Rachmat Kaimuddin was not even 100 days into his new role as CEO of Indonesian e-commerce marketplace Bukalapak when the pandemic hit.
It marked a crossroad for one of the country’s leading start-ups, which had to act fast to support millions of family-owned street stalls for whom it provides digital services. But it was a turning point, too, for the newly installed leader.
Fortunately, Kaimuddin had prior experience.
“I don’t know whether it’s lucky or unlucky, but I got to be quite close to a few major crises, economic crises,” the 41-year-old told CNBC Make It.
Learning to navigate crises
An Indonesian national, Kaimuddin had just graduated from high school in a small city on Central Java in 1997, when the Asian Financial Crisis hit.
Four years later, as he was leaving Massachusetts Institute of Technology with a major in engineering, the dotcom bubble burst. Then, in 2008, as a newly-minted Stanford MBA graduate, the Global Financial Crisis erupted.
The path of a leader is to provide that circle of safety to the people beneath.
However, those experiences, and the resilience earned through them, have stood him in good stead to navigate the ups and downs of business — and help others do the same, he said.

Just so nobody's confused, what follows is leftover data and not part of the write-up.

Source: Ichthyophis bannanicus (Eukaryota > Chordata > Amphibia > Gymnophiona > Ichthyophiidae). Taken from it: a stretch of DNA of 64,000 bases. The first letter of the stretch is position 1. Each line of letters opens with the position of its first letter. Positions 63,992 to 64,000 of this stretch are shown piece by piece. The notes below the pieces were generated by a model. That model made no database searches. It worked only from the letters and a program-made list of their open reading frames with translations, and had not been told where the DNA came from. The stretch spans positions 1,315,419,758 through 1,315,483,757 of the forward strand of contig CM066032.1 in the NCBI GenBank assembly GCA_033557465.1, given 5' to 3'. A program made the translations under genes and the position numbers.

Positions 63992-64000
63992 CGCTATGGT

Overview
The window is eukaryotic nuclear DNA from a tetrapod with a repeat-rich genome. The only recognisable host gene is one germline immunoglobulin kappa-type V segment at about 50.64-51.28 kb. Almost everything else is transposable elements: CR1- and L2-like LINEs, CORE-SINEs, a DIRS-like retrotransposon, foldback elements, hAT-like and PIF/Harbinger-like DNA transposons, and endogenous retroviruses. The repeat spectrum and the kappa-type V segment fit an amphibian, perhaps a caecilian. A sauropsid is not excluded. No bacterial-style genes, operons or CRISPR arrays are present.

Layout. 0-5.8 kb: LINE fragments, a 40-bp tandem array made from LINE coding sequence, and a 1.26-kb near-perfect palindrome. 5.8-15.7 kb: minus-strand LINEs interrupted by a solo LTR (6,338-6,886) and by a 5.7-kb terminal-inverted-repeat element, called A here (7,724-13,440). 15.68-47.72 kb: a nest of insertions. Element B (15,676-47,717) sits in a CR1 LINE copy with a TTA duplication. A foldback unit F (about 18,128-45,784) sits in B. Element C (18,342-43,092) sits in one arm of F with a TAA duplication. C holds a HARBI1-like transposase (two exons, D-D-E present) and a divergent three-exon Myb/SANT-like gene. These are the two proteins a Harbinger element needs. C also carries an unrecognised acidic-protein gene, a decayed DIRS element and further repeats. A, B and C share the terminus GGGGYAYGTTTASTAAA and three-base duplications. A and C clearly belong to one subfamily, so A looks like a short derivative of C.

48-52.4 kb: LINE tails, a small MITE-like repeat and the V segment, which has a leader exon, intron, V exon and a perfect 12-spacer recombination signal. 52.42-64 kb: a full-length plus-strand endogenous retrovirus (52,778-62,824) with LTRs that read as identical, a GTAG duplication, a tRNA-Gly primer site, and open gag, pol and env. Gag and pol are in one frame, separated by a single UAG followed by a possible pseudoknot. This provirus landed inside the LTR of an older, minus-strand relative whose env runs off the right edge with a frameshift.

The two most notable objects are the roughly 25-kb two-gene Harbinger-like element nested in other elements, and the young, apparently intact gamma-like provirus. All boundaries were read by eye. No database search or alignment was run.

“I’ve seen what it was like to see some crises unfold before your eyes,” said Kaimuddin, who has a decade’s experience in management positions across a range of industries including aviation, construction and finance.
“But I also saw that typically these crises happen (because of) something that is not reasonable,” he continued. “The law of business or mathematics at some point will prevail.”
Leading through the coronavirus
In 2020, Kaimuddin was served his greatest challenge.
He replaced Bukalapak co-founder Achmad Zaky as CEO, and began managing a network of thousands of employees, millions of merchants and tens of millions of customers amid the coronavirus.
But the leader said his primary role was to reassure staff and customers that this crisis, too, shall pass.
“That is something that I think I need to keep telling people: ‘Look, just try to do the right thing and this crisis will end,'” he said.
Now, under Kaimuddin’s charge, 11-year-old Bukalapak is juggling the still-escalating global health crisis with the economic fallout from the pandemic, which badly hit developing markets like Indonesia. The company is also facing surging demand for e-commerce and a potential public listing later this year.
But Kaimuddin said he intends for that mentality to remain, and urged others to adopt the same — drawing inspiration from business book “Leaders Eat Last” by Simon Sinek.
“The premise is that the path of a leader is to provide that circle of safety to the people beneath,” he said. “If that leadership path comes to you, try to provide that circle.”
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